This chapter covers starting and stopping processes, sending signals to running programs, viewing information on running processes, shell job control, and more. These essential functions enable the Unix user to manage multiple processes from the command prompt, as well as to understand the ongoing functions of a multiuser operating system. You'll learn how to identify and control system and user processes with basic Unix tools.
A process, in simple terms, is an instance of a running program.
As covered in Chapter 2, the parent of all processes, init, is started when the operating system boots. Historically, it is process ID number 1. As other programs are started, each is assigned a unique process identifier, known as a PID.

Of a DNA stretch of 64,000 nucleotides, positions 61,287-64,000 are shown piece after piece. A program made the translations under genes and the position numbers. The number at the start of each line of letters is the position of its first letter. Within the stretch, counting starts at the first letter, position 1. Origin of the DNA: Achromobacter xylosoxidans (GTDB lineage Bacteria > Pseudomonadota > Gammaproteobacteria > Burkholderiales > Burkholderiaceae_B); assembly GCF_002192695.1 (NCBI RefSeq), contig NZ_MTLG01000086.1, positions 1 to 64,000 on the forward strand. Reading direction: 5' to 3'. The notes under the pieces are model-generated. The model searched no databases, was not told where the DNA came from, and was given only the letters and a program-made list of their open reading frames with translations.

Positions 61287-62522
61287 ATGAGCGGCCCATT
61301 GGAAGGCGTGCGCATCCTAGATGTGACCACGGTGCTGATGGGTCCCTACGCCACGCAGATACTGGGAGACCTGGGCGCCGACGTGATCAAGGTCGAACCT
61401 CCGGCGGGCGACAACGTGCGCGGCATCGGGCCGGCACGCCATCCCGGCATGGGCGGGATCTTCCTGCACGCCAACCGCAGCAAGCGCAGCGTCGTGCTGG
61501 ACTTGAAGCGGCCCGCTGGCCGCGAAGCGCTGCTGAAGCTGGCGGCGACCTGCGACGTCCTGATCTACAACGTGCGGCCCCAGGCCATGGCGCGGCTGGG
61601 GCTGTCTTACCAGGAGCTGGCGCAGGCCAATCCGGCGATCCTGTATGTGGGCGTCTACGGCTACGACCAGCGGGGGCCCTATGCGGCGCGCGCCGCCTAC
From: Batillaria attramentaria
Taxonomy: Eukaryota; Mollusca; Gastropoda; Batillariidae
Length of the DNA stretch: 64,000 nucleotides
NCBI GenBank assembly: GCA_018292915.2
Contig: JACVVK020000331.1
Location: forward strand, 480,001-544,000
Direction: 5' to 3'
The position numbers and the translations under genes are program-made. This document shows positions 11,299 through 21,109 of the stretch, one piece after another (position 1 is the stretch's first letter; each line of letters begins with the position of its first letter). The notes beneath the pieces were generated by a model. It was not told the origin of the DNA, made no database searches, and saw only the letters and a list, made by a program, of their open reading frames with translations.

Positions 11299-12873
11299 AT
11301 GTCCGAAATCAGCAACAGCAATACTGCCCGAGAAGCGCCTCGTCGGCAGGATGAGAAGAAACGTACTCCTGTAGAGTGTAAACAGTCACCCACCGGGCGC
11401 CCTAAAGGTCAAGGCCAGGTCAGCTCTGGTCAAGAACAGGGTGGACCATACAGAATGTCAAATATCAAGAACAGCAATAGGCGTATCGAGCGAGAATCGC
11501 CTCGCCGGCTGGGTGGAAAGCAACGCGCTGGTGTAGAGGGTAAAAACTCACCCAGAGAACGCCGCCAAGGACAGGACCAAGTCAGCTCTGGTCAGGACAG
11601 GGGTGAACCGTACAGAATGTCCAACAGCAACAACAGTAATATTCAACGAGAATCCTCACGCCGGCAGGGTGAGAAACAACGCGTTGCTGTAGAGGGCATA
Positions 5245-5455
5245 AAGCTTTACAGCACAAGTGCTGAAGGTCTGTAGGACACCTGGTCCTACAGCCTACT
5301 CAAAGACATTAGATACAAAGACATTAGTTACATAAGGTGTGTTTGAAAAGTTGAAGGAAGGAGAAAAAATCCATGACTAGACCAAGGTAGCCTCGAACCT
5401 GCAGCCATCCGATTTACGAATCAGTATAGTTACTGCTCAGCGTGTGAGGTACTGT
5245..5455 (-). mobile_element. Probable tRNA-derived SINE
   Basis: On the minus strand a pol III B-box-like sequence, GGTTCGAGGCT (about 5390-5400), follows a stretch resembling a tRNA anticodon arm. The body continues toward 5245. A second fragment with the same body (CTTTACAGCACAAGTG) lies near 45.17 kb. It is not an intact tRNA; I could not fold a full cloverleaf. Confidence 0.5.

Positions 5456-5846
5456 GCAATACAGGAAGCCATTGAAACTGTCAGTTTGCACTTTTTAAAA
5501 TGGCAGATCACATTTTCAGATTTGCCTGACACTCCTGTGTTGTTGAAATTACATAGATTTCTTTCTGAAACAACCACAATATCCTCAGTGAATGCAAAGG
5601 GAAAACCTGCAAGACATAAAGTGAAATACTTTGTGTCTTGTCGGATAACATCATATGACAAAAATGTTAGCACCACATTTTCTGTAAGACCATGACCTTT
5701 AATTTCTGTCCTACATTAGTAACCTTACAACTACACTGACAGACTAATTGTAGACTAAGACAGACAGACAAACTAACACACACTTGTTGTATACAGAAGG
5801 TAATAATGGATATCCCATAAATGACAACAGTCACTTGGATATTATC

Behind the scenes, a fork library call or an execve system call is used to start the new program. A fork is produced when the current running program is copied to make a child, an exact copy of the running program. The forked program has a new PID and a different parent process ID (of course), and the child's resource utilizations are all reset. For example, by default, the forked child and its parent share file descriptors and can share open files.
In contrast to forking a process, you can replace the current running process with a new process. The Unix shell includes a built-in command called exec that replaces the running shell with a new program. (Behind the scenes, this uses the execve system call.) ...